Simon Beck didn't set out to become a world-renowned snowshoe artist, yet here he is. The former cartographer was trained in engineering at Oxford, but has spent the past ten years making jaw-dropping art in the snow and sand using only his feet.

Beck uses geometrical and geographical tools to plot out his designs, but it's still baffling to see him walk exactly where he needs to to create them. His designs can take 12 hours of walking or more, and he'll take around 40,000 steps for an average-sized piece. It's beautiful, it's creative, it's exercise—and it's fleeting.


Being made out of snow and sand, which are constantly being blown or washed away, Beck's artwork doesn't last. Such is the nature of creating art in nature, but that doesn't bother him in the slightest. "Most people will only ever see most of the world's artwork as photographs," he said in an article in Artsy. "Even with the Mona Lisa—probably only a minority of people have actually seen the real thing, but everyone's seen a photograph of it." As long as Beck gets a photo of his massive designs, it's all good.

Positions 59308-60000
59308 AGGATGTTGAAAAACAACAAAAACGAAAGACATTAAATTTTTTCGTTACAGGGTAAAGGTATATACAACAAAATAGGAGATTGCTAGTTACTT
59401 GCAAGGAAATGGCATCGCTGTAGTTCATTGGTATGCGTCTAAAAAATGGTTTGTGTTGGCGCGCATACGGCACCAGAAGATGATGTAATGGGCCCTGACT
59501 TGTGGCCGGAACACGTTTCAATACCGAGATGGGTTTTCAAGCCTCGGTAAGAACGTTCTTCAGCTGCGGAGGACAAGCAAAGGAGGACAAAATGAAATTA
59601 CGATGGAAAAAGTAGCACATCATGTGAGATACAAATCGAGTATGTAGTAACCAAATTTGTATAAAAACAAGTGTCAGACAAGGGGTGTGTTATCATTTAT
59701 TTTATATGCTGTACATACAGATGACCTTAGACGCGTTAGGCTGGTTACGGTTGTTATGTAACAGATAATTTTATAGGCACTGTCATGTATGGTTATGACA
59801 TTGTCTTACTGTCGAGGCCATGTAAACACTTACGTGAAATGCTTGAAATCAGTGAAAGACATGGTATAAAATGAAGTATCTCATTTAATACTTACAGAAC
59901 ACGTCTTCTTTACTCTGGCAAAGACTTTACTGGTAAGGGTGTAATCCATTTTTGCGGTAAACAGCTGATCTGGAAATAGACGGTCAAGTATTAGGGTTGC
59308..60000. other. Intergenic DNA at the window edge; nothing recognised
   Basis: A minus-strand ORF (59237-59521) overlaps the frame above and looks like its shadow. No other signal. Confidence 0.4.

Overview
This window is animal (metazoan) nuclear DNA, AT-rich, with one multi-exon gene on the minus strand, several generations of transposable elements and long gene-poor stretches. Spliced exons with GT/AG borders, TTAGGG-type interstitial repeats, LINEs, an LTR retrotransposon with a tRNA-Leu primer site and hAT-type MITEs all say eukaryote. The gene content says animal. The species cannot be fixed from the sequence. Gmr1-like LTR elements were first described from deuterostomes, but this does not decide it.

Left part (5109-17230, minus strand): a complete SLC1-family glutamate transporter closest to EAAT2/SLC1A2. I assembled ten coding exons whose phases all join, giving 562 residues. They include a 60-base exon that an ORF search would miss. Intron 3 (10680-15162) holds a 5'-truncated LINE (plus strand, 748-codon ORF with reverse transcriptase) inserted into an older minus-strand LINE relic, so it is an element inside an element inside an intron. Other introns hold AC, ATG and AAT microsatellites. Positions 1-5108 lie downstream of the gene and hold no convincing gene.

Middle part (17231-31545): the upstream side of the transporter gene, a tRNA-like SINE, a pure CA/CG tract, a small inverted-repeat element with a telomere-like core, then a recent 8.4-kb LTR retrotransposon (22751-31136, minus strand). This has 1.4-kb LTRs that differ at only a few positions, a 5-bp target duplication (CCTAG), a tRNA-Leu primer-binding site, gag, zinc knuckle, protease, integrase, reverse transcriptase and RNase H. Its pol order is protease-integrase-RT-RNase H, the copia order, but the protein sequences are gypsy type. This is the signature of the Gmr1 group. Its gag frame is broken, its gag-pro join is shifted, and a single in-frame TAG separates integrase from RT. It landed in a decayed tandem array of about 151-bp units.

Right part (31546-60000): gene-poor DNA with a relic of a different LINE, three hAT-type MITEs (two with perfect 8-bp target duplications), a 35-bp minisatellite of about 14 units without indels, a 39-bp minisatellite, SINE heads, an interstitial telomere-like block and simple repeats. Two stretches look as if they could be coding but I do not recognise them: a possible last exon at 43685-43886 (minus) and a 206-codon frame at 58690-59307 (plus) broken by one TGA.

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And the photographs are truly something to behold. Check out some of his snow creations on Facebook and Instagram.



One of the challenges of working in the snow is that conditions can change throughout the creation of a piece. Snow might melt or become exceptionally icy.

Or, other people might not realize what is happening and inadvertently mess up your work. For instance, there's nothing to stop a skier from plowing right through a design.

Beck's sand drawings offer a different kind of challenge. Timing out the tides and dealing with the wind—as well as other beachgoers—makes sand art tricky, but the final product is totally worth it.

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On occasion, Beck even uses his art to make statements about issues in the world. For instance, there are 81 triangles in this drawing, but he says he left 77 unshaded to represent "the 77 countries where LGBT people are given a hard time."

Beck has created most of his 300-plus land drawings in Europe. However, he will be spending two weeks of January 2020 in Silverthorne, Colorado, where he will create between five and 15 of his iconic works of snow art.

ABC News did a segment on Beck and his work, where he explains a bit of his process and how he uses a ski pole to measure parts of the design. Watch and enjoy:

Artist uses his feet to create massive murals in the snow www.youtube.com

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